Farming Vision Revisited

It was a cool rainy morning and because I could, I switched my routine around, heading out for chores first and then taking time for a longer walk with the dogs, trekking across the rain soaked open pasture land. There were many things roaming through my mind and I could not create any lengthy stillness there. At the forefront was how two people could have all this land and what more purposeful things could be accomplished with it.

There is interest in the idea I first presented here. In light of that, this is the next post on the community farming vision.

Some of you are in awe, some of you are excited, some of you wish you lived nearby. Most of you wish to hear more about it. You have been asking just what it is I have in mind.

Truthfully I am hesitant to put into words what the physical vision looks like or spell out what I think should happen because my wish is to present an opportunity for people to follow their own passions, build their own dream and collectively form what happens.

On the other hand perhaps some ideas need to be shared to allow the dream to touch the ground for a moment and draw people further into it. So here I go.

Multiple people may be involved, each free to pursue individual passions (market gardening, raising livestock, grass management, shepherding, fruit growing, organizing/hosting farm and food events, perma culture, working with dogs, operating a wool mill....). While there will be some guidelines, there is no boss telling you how to operate.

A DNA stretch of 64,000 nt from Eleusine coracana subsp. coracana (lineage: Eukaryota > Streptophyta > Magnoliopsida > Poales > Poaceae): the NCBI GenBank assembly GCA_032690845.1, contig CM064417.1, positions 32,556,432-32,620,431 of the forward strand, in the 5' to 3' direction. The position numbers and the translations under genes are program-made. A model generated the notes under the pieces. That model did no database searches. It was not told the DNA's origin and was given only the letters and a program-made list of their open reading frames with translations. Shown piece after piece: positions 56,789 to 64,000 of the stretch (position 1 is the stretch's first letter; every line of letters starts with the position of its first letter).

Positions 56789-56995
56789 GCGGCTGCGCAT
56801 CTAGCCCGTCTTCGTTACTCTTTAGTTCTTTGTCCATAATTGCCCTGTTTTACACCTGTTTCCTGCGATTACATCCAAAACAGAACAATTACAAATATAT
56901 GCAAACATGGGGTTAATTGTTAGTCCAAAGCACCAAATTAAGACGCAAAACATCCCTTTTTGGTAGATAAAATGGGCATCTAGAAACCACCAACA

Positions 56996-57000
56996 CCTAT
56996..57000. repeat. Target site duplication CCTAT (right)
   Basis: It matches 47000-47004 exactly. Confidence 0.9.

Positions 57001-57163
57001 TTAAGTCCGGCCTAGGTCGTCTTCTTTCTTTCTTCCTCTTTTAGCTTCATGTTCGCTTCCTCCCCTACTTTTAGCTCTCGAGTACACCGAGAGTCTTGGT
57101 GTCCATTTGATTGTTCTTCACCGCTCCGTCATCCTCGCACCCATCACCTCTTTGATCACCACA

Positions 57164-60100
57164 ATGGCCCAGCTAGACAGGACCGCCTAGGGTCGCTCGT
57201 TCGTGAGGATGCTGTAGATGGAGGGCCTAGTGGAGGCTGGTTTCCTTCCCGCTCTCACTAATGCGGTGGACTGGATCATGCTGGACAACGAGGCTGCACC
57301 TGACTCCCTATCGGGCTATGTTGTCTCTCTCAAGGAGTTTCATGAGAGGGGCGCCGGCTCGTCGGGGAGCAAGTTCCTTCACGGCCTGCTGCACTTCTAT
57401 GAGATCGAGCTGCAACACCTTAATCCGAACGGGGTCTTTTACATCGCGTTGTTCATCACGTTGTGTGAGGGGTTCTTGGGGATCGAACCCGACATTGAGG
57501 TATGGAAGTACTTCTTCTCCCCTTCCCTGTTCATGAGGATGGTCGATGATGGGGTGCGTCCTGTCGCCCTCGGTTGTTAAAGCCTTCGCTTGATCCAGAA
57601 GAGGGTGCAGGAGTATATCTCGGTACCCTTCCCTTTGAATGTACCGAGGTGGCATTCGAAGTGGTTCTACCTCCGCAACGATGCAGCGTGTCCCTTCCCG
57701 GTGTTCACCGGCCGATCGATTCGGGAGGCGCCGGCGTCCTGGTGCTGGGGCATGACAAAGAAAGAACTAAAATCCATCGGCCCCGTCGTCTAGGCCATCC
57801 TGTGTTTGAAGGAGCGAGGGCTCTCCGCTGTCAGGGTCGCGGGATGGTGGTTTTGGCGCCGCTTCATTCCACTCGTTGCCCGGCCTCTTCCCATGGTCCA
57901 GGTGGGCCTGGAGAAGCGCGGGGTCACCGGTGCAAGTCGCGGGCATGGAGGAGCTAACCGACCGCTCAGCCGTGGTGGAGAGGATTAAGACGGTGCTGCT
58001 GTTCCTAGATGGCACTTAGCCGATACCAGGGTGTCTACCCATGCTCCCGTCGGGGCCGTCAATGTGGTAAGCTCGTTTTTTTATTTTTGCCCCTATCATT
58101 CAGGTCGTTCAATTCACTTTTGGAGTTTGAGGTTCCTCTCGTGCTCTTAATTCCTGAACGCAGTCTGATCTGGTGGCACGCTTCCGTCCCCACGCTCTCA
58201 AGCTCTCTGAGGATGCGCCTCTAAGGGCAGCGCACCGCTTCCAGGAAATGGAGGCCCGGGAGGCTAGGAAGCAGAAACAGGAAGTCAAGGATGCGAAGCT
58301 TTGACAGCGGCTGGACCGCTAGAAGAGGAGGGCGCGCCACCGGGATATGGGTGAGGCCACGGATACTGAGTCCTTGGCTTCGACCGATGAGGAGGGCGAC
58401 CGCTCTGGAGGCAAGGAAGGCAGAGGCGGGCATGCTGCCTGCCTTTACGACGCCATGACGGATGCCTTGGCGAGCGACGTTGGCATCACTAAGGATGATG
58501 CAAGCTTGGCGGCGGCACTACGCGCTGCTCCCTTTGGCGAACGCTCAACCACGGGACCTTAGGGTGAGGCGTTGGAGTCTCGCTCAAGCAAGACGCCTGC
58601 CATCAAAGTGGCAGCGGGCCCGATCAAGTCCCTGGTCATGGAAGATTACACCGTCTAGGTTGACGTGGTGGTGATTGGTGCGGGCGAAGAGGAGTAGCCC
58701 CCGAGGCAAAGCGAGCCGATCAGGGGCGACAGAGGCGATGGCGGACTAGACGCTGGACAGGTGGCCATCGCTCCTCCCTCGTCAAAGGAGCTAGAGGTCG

We are a group of individuals connected by land and the desire to sustainably produce a wholesome product or service and share that with others. What we each do serves the whole, making the each's that much stronger. Farm enterprises serve each other in a myriad of ways as has been demonstrated by many other farms, old and new. We are a community created agriculture which in turn becomes community supported.

People might come and go on a daily or weekly basis. Work is not restricted to one enterprise but people may work wherever they feel drawn to. We help each other thus ensuring we can all continue. Multiple people are involved in processing days. We regularly connect as a community and share set backs, offer solutions, and revel in our individuality and in working together.

No one is hired or paid to farm here (not yet anyway) . As much as possible exchanges are barter and trade. Land is provided on a barter and trade arrangement wherever possible (as a simple example: in exchange for land, a market garden enterprise offers enough produce/goods to feed Allen and myself throughout the year. The enterprise must cover its own cost of production as any viable enterprise must. This is a cost that can be kept at a minimum when operated in this collective fashion.

Here are a few ideas of what might take place. Some of them offered by others, some of them my own desires

    •    Market garden
    •    Pastured poultry
    •    Permaculture/edible landscaping
    •    Fruit trees
    •    Herb garden
    •    Heritage seed production
    •    Raising livestock (pasture model)
    •    Wool mill
    •    Mobile butcher shop (when not busy here it serves the surrounding community)
    •    Canine resort
    •    Lodge and Learning Center (multiple uses: accommodations, meeting place, seminars, teaching courses, retreats, c reating and crafting, dog clinics)

We serve the community of people here in honor of each other, we serve the greater community around us with our locally produced products and our example of just how much we can change the face of farming and food production.

Once again, if you are interested or know someone who needs to know about this, tell them I am looking for them.

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